EDIT: Ignore next paragraph… I see it is already there! :smiley:

Likewise, a styles drop down (e.g., for the Formatting tool bar) would be very useful. Hmm… is that by any chance coming as part of the current update cycle? It seems it would/could/should be part of a basic implementation.

Styles will indeed be per-project. :slight_smile:

I’d make do with user-definable CSS files being used when compiling to ePub. Too much junk gets dumped in them at the moment.

Unfortunately that would not be very useful to you, as HTML output (on both platforms) is generated by the text engines we are using. We didn’t actually code full RTF->HTML generators from scratch. We can make minimal adjustments to it, and this is done to provide a few special features here and there as well as to clean up a few known issues with the default output and make the CSS compliant with Amazon standards—but that’s all done with the all of the sophistication of search and replace, basically. :slight_smile: That’s true for both HTML and CSS output.

The reason why it wouldn’t be useful to you is that the engine generates class identifiers dynamically as differences in the formatting are encountered during export. There would be no way of knowing that your block quotes or whatever just so happen to be “p21”, and even if you discovered that post-compile using Sigil, so much as rearranging a section in the Binder could cause that to become “p13” in the next compile, breaking your CSS.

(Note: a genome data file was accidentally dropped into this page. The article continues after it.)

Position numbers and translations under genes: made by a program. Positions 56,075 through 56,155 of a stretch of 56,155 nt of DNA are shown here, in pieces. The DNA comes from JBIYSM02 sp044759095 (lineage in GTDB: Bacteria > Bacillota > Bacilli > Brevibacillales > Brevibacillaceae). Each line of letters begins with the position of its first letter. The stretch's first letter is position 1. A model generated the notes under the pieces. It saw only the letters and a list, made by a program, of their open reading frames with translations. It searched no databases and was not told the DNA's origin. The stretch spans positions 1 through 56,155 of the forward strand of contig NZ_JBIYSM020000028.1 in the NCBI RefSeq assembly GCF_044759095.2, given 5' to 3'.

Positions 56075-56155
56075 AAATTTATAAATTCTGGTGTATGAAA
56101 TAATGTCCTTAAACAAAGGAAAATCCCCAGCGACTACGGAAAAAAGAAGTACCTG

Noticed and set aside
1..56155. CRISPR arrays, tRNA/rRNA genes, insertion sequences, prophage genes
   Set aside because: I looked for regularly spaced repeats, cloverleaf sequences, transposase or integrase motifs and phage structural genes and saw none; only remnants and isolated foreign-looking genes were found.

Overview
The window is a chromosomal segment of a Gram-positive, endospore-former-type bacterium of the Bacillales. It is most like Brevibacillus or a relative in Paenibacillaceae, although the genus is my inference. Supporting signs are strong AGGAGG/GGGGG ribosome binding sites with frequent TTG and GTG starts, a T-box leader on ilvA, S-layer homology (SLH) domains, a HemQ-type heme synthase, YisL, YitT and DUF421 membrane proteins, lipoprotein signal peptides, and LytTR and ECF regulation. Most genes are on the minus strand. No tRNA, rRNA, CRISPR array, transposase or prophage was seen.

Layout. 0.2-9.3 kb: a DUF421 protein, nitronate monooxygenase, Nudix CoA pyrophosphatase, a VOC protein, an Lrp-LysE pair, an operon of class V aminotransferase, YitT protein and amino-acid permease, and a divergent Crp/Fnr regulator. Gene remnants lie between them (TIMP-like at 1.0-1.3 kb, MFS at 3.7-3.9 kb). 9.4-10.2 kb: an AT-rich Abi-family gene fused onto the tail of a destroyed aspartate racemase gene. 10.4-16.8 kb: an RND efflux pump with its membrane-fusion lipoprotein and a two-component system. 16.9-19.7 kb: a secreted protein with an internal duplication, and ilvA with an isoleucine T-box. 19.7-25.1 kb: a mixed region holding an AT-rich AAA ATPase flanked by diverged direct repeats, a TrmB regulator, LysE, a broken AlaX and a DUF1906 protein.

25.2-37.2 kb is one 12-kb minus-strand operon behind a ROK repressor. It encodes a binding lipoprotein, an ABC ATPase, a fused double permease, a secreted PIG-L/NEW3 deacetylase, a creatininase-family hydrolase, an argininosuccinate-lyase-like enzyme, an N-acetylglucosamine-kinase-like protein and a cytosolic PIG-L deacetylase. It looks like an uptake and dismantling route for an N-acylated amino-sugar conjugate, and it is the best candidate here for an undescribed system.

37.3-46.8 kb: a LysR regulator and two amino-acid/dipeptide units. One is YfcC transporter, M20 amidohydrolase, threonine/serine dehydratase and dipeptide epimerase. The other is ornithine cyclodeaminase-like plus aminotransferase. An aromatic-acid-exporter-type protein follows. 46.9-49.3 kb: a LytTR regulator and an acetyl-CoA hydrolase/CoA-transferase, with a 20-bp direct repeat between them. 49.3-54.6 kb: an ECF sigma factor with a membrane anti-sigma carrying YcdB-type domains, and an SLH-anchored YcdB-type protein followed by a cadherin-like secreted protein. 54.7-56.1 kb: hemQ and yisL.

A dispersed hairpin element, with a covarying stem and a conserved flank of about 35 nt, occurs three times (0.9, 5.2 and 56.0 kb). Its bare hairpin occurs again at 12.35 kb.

My advice would be—if at all possible—to hold off on the meticulous design phase until you are quite done with the project and have compiled for the last time. Of course you will probably put out a revision in the future and have to start over with it, but at least then it is only something you are doing infrequently.

Yup, looked at the output with Sigil and Calibre hence my comment. I was indeed thinking of the final form compile of ePubs from Scrivener. Although I compile to ePub when proofing my documents (iBooks annotate is really useful for that) once the book is finalised I have to strip out all (and I mean) all the junk and replace it with clean and simple styles and one single CSS file that implements the publisher’s house style. If nothing else this junk removal reduces the size of the content dramatically.